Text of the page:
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Saturday, August 23, 2008 - The Wanderers

Our Man in Paris, Ric Erickson, editor of MetropoleParis, spends an August afternoon wandering in and around the Buci district.  Your Man in Hollywood, the editor of Just Above Sunset Photography, has spent many an afternoon wandering there too. Sigh.

The Wanderers

Paris, Saturday, August 23 - It was a long time ago but Uncle still swears by sex, drugs and rock 'n' roll although, to hear him tell it, he already had more than his fair share in its home, in San Francisco. I guess what he really likes is New York and this means New York in the sixties, the New York that was depicted in movies made in the sixties. Martin Scorsese is his hero. That's what New York was.

There are some days when he isn't sitting in the dark at the Cinémathèque seeing some classic Italian comedy. Uncle is catholic. He will watch any Serbian film festival, scrounge through filthy DVD bins for obscure Marx Brothers movies, pay anyone three euros for a classic Abbot & Costello - such as Abbot & Costello In the Grips of Marxism. He said that one wasn't their best, but, hey, three euros!

This week, instead of prowling around in the dark getting some shots of those boring neons with the cocktails glasses and palm trees, I accompanied Uncle on an excursion to his secret used DVD shop. We treffed outside my building and went down to catch the metro or the bus on the avenue. It was sunny, after yesterday's day of rain, so we decided on the bus and one was coming.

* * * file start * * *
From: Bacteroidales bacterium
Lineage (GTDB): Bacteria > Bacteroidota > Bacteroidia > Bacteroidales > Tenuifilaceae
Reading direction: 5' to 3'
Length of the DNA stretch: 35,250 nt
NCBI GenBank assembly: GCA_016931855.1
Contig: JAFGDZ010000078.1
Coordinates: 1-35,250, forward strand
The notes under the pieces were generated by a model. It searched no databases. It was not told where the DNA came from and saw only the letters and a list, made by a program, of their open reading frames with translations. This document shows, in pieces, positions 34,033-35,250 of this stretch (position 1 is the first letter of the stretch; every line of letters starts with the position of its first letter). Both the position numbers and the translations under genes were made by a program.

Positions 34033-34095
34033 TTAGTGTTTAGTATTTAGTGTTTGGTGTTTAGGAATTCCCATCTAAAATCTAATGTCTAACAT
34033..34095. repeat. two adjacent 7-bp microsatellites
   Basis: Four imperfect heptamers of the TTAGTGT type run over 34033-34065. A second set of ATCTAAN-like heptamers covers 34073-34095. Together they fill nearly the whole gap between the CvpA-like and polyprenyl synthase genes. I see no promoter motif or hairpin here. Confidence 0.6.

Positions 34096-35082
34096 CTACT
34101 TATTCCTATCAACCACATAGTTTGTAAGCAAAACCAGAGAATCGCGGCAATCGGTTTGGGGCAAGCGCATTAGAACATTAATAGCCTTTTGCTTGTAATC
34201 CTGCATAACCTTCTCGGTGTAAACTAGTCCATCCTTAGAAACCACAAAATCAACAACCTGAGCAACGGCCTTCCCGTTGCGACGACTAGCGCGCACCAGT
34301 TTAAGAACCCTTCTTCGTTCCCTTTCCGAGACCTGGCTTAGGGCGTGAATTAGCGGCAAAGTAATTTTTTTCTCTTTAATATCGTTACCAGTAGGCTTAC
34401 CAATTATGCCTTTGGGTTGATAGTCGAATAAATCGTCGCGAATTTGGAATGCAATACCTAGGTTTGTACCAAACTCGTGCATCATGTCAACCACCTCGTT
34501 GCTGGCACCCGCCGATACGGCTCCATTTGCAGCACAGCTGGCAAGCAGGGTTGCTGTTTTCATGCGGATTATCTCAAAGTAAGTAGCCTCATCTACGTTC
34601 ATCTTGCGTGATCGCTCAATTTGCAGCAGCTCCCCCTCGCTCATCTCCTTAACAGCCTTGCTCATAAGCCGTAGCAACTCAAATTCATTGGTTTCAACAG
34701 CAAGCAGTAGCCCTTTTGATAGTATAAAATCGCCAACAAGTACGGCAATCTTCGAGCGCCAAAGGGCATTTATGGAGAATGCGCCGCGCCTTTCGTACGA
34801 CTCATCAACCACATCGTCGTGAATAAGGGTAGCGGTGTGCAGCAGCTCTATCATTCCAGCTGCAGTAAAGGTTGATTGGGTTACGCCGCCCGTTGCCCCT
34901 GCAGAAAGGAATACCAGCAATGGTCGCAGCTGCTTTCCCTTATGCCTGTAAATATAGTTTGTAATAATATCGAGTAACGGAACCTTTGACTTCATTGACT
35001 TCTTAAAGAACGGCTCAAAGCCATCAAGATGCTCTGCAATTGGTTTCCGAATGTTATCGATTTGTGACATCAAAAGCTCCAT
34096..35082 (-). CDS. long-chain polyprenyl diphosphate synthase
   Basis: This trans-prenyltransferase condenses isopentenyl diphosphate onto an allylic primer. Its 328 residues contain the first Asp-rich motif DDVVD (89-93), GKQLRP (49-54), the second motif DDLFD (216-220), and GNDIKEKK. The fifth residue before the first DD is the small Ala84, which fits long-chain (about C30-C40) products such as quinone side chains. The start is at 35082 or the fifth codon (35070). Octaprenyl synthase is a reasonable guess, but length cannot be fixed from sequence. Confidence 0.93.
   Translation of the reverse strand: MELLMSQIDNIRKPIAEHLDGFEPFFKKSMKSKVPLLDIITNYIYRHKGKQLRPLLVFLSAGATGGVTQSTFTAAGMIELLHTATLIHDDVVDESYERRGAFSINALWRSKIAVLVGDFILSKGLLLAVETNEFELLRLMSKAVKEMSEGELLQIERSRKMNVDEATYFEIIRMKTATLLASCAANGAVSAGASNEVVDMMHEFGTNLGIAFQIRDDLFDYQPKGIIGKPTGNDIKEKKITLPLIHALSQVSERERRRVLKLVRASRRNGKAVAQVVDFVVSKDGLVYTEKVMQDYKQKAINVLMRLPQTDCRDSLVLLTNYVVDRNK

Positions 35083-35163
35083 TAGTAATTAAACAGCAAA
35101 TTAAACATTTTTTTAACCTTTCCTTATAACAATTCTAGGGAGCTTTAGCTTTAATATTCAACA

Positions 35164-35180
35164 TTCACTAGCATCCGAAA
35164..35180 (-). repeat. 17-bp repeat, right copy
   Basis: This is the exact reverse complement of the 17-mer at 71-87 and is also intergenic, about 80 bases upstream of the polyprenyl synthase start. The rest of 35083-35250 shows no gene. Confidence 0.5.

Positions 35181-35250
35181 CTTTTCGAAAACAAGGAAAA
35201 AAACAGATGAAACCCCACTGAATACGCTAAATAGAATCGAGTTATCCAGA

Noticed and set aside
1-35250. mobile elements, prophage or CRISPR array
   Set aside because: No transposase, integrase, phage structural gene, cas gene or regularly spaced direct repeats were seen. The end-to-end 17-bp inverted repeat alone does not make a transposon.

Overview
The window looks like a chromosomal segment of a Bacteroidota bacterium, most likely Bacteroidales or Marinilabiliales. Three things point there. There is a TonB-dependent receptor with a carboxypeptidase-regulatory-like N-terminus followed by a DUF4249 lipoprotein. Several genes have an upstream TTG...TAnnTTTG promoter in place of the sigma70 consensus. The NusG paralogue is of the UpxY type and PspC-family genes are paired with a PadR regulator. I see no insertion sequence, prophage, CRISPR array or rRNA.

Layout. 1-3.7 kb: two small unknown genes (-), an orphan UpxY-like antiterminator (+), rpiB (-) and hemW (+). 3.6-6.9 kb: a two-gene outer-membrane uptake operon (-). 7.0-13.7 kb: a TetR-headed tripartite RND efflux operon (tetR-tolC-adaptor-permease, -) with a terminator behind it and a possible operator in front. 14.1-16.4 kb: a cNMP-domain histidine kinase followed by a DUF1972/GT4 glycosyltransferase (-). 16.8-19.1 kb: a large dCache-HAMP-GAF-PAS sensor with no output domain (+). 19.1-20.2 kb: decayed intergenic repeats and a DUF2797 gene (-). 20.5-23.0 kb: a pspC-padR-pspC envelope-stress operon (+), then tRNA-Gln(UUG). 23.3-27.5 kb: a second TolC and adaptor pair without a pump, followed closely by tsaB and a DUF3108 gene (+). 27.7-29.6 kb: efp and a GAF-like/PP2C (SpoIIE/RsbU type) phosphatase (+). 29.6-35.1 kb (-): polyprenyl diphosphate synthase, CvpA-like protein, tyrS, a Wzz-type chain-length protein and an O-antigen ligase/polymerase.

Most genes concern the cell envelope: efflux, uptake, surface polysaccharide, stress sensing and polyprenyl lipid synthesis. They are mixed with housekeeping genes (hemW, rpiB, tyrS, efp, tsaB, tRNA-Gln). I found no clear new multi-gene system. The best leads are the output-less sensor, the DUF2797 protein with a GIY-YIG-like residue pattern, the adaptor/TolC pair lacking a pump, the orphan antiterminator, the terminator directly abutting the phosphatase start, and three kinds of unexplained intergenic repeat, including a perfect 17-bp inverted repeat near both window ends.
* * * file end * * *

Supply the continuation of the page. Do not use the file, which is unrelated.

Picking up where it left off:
It was the 63. We wanted the 38. Several civilian buses passed. Time went by too. A quiet Saturday afternoon, not everybody back from vacations yet. When the 38 arrived it was full and we squeezed on. It was a bus full of amateurs who wouldn't move to the back. We had a party pressed up against the windshield. Thirty more got on at the next stop. The good part was that it wasn't as warm as the last time I rode it and said, never again.

We got off, some 40 of us, on the boulevard Saint-Michel in the middle of the Quartier Latin. This was just down the boulevard from the Sorbonne but there are parts of the university all around, and it means the necessary travel agencies and tent suppliers, and book stores of course. Students, being students, need records and DVDs too, so there are shops for new and used, and that's where we were going - to a used DVD shop about a block from where Alan used to get his pipes and that filthy pipe tobacco he loves.

DVD Shop - Paris, Quartier Latin

It's a tiny shop. I immediately found a treasure in a bin outside. I didn't go to movies for 30 years and I still don't, so I can pick a DVD blindfolded that I haven't already seen. If I do it like that it's better that I pick three euro ones, but all the ones in this place were about six euros. At least they didn't seem as 'B' grade as at Disc-King on Daguerre.

Uncle skipped all the Abbot & Costello and Marx Brothers DVDs. He did not waste time looking for Mae West and other hotcha flicks. He went right inside and found the rare pearl he went there for - The Wanderers, a 1979 film by Philip Kaufman about street gangs in the Bronx in the '60s. It was supposed to be all about sex, booze and fighting. No doubt it has rock 'n' roll in it too because our home town police chiefs said that was what caused all the other.